Burnaby North Secondary Grade 12 student Lucas Smith stands in full firefighter gear with his uncle, local fire Captain Russ Flasch, and looks way up at a ladder angling into the blue sky from a fire truck 70 feet below.
“Have you ever been up there?” he asks.
Flasch, a 26-year firefighter, assures him he has – many times.
Smith is about to face his fear of heights for the second time at the Burnaby Fire Department’s youth academy.
Yesterday he was belayed from the top of Firehall No. 1’s 70-foot training tower three times.
“Once you went down, it wasn’t that bad,” he says. “You got more comfortable with it.”
Smith was among 15 local high school students from across the district who faced their fears, learned life-saving skills and earned graduation credits in the four-day program from April 23 to 26.
He says he signed up because he wants to be a firefighter one day, like his uncle.
“It’s awesome,” says Flasch. “I think it’s a great experience for them. They see the news and they hear stories at family gatherings and stuff like that, but this gives them more of a real appreciation for what it’s really like. I think a lot of people when they’re younger think, ‘Oh, I want to be a firefighter; I want to be a police officer,’ but the tangibles of what it’s really is, they don’t know for sure, and this is real exposure. This is really what our job’s like.”
While attracting future recruits is one of the objectives of the academy, it’s not the only one, according to deputy fire Chief Chris Bowcock.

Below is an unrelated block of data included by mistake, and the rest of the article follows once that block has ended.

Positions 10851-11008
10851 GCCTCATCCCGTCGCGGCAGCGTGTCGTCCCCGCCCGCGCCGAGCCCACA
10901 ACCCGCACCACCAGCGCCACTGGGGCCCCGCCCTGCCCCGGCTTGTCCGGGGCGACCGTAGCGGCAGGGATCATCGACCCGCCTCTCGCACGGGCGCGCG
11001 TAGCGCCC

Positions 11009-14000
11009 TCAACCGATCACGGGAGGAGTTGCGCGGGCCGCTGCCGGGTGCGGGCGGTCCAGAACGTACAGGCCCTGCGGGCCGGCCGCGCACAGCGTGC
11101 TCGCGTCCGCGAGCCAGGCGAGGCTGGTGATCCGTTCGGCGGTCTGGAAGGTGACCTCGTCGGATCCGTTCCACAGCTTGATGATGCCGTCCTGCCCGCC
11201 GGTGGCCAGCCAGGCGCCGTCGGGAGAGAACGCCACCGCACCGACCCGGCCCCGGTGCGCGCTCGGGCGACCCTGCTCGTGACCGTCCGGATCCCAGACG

“If they aren’t interested in that trade, we’re very sure they’re going to take away some positive life skills out of this,” he says
It also gives the fire service another way to connect with people in the community – both those who are already interested in the fire department and those who don’t know much about it, according to the deputy chief.
“We want to show the community what we do,” he says.
This is the second year the department has put on the academy in partnership with the school district.
Last year it was held during the summer, but organizers moved it to a school week this year because some students are away or unavailable during holidays.
This year’s group – 12 boys and three girls – were chosen from 29 applicants.
Captain Ian Heatherington and others in the fire department’s training division have put the students through their paces, teaching them how to climb up ladders, hang off buildings, cut up a car using the Jaws of Life, handle hydrants and hoses, and, of course, put out fires.
“I love it,” Heatherington says. “It’s great, just getting to see the kids. I remember being that age, and there was no programs like this.”
All the participants also left with a Level C CPR and AED certificate.
“I’m hoping they won’t have to use it, but, potentially, they’re armed with the tools to potentially save a life,” says chief training officer Bob Rossignol.
The local firefighter’s union (IAFF Local 323) pitched in by taking the students to Taylor Park Elementary to read to primary students to promote literacy.
For the second year in a row, the local also rounded up off-duty volunteers to host a graduation barbecue for participants and their families.